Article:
Three Branches of Government in Action

Our founding fathers were very smart and had some great ideas to stop a bad king or tyrant from taking full control of the United States and keep the power in the hands of the people instead of a ruler who only is out for himself. To do that, those who founded our nation came up with a system of checks and balances that stops any one branch of government or any one person or small group of people from taking control of the entire nation and dictating new laws and policies. That system of checks and balances largely relies on keeping the power separated among three different branches of government and allowing one of more branches to bring the other in line when one goes too far and violates the principles upon which the nation is founded.

Executive Branch Administers, Appoints and Negotiates

The job of the executive branch is to handle the daily business of running the country. The president of the United States is the head of the executive branch, making him the nation’s “chief executive.” The executive branch appoints federal judges and other officials, negotiates with other nations and provides general guidance. The executive branch does not create laws, although the president can issue executive orders so long as they are done properly and legally. The executive branch is in charge of the U.S. military, collects federal taxes, appoints foreign ambassadors and develops foreign policy, negotiates treaties and generally acts on behalf of the United States. The executive branch also has the ability to veto laws enacted by Congress, which provides a check on Congressional activities while the power to appoint federal judges, including Supreme Court justices, check the power of the judicial branch. Pres. Obama many times vetoed budgets enacted by the House of Representatives when there was not enough money to pay for some federal programs.

Judicial Branch Ensures Government and Laws Are Legal

The job of the judicial branch is to ensure new laws are okay with the Constitution and to keep the other two branches from breaking the nation’s laws. As President Barack Obama recently learned, the separation of powers means he must answer to the other two branches of government if he does something wrong. The U.S. Supreme Court, as the judicial branch, ruled President Obama illegally appointed federal officials who should have been confirmed by Congress. Instead, Obama waited for Congress go on break and took it upon himself to do the job intended for Congress. Because the Supreme Court ruled Obama’s actions were illegal, future presidents will not be able to repeat the illegal actions and the people will have more control over the government. The judicial branch also ensures enacted laws are Constitutional and do not erode the rights of U.S. citizens.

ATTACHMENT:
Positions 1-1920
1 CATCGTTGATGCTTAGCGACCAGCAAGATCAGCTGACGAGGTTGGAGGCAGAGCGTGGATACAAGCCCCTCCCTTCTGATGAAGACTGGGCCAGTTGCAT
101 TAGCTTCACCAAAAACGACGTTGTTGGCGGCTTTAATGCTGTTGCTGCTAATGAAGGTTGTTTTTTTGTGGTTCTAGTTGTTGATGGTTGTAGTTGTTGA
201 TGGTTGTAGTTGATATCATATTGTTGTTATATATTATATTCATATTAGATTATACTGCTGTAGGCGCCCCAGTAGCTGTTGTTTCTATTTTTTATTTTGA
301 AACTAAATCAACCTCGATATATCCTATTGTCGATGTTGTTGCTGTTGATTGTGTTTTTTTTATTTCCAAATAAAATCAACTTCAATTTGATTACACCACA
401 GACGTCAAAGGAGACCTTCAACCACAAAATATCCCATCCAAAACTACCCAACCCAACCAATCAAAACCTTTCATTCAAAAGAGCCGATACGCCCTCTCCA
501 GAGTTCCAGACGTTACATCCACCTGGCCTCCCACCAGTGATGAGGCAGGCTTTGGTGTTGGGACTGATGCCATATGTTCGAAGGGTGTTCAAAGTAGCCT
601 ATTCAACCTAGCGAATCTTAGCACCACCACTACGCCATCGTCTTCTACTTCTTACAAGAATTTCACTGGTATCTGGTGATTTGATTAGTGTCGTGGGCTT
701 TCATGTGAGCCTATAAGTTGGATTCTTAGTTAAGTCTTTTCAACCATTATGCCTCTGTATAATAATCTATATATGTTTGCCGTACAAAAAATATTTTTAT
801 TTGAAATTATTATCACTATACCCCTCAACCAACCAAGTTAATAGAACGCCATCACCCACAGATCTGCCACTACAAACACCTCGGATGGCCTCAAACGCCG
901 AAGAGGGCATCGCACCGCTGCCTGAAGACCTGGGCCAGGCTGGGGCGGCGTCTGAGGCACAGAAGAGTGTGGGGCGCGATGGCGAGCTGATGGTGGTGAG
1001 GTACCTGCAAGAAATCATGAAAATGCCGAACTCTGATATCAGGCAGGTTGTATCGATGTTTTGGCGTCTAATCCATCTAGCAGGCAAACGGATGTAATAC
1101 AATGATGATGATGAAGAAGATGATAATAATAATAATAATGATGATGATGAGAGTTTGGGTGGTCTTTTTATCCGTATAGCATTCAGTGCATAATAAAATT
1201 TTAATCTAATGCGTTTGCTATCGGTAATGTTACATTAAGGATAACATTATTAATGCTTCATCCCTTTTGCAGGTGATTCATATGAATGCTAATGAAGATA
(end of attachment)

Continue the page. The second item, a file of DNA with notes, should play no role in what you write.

Legislative Branch Enacts Laws, Monitors President

The job of the legislative branch is to enact the nation’s laws, create the nation’s budget and provide the legislative guidance every country needs by making laws as needed. The legislative branch also keeps the president in check by having the power to try and remove the president for nearly any reason. Only two presidents have been impeached, Andrew Johnson in the 1860s and Bill Clinton in the 1990s, but neither were removed from office. Pres. Richard Nixon resigned when it became likely he would face impeachment for the Watergate scandal of the early 1970s. The legislative branch checks the power of the president through impeachment and by overriding presidential vetoes with a two-thirds vote of Congress. Checks on the executive and judicial branch also are done through Congressional confirmation of presidential appointments, such as when the president appoints a new cabinet member or Supreme Court justice. The president also cannot declare war on another nation without the approval of Congress, which gave President George W. Bush the okay before sending U.S. troops into Afghanistan and Iraq during his presidency. Likewise, Congress cannot negotiate treaties or exercise control over the military, which are reserved for the executive branch. The judicial branch interprets the laws and strikes them down if they are found to violate other laws or the U.S. Constitution or strikes down only the parts of laws that do not abide with other laws or the Constitution.

Our nation’s founding fathers were very wise and used the lessons of the past to create the government we have now. But for their actions, the United States would not be the free and great nation it is now and will remain.